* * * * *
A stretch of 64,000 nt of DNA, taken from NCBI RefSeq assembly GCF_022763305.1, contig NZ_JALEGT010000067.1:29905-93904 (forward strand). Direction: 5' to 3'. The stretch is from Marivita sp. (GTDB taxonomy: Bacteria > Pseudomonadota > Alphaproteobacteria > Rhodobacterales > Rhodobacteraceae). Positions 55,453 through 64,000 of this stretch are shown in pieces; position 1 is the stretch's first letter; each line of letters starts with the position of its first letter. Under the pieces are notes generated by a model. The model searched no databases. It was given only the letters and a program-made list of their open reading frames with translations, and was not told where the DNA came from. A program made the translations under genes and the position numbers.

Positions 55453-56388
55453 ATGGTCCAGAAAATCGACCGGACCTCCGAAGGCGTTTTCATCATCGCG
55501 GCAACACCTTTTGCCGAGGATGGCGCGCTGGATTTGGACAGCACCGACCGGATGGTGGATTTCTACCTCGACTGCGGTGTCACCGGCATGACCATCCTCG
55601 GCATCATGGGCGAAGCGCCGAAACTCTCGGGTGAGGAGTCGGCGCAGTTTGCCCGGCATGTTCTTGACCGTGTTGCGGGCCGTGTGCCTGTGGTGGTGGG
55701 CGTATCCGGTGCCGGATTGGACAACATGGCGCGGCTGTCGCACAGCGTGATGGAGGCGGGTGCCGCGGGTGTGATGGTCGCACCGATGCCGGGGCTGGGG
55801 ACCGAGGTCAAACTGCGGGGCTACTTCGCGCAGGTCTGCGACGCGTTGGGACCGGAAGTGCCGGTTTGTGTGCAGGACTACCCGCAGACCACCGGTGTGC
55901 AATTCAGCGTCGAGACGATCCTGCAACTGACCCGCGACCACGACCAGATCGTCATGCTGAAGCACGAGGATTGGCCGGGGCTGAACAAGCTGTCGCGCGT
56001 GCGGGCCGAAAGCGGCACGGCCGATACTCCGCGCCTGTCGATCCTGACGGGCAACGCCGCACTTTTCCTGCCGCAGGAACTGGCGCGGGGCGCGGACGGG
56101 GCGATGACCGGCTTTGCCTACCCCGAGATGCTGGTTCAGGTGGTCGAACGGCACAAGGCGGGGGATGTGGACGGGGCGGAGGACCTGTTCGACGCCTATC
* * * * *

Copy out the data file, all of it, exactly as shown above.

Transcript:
A stretch of 64,000 nt of DNA, taken from NCBI RefSeq assembly GCF_022763305.1, contig NZ_JALEGT010000067.1:29905-93904 (forward strand). Direction: 5' to 3'. The stretch is from Marivita sp. (GTDB taxonomy: Bacteria > Pseudomonadota > Alphaproteobacteria > Rhodobacterales > Rhodobacteraceae). Positions 55,453 through 64,000 of this stretch are shown in pieces; position 1 is the stretch's first letter; each line of letters starts with the position of its first letter. Under the pieces are notes generated by a model. The model searched no databases. It was given only the letters and a program-made list of their open reading frames with translations, and was not told where the DNA came from. A program made the translations under genes and the position numbers.

Positions 55453-56388
55453 ATGGTCCAGAAAATCGACCGGACCTCCGAAGGCGTTTTCATCATCGCG
55501 GCAACACCTTTTGCCGAGGATGGCGCGCTGGATTTGGACAGCACCGACCGGATGGTGGATTTCTACCTCGACTGCGGTGTCACCGGCATGACCATCCTCG
55601 GCATCATGGGCGAAGCGCCGAAACTCTCGGGTGAGGAGTCGGCGCAGTTTGCCCGGCATGTTCTTGACCGTGTTGCGGGCCGTGTGCCTGTGGTGGTGGG
55701 CGTATCCGGTGCCGGATTGGACAACATGGCGCGGCTGTCGCACAGCGTGATGGAGGCGGGTGCCGCGGGTGTGATGGTCGCACCGATGCCGGGGCTGGGG
55801 ACCGAGGTCAAACTGCGGGGCTACTTCGCGCAGGTCTGCGACGCGTTGGGACCGGAAGTGCCGGTTTGTGTGCAGGACTACCCGCAGACCACCGGTGTGC
55901 AATTCAGCGTCGAGACGATCCTGCAACTGACCCGCGACCACGACCAGATCGTCATGCTGAAGCACGAGGATTGGCCGGGGCTGAACAAGCTGTCGCGCGT
56001 GCGGGCCGAAAGCGGCACGGCCGATACTCCGCGCCTGTCGATCCTGACGGGCAACGCCGCACTTTTCCTGCCGCAGGAACTGGCGCGGGGCGCGGACGGG
56101 GCGATGACCGGCTTTGCCTACCCCGAGATGCTGGTTCAGGTGGTCGAACGGCACAAGGCGGGGGATGTGGACGGGGCGGAGGACCTGTTCGACGCCTATC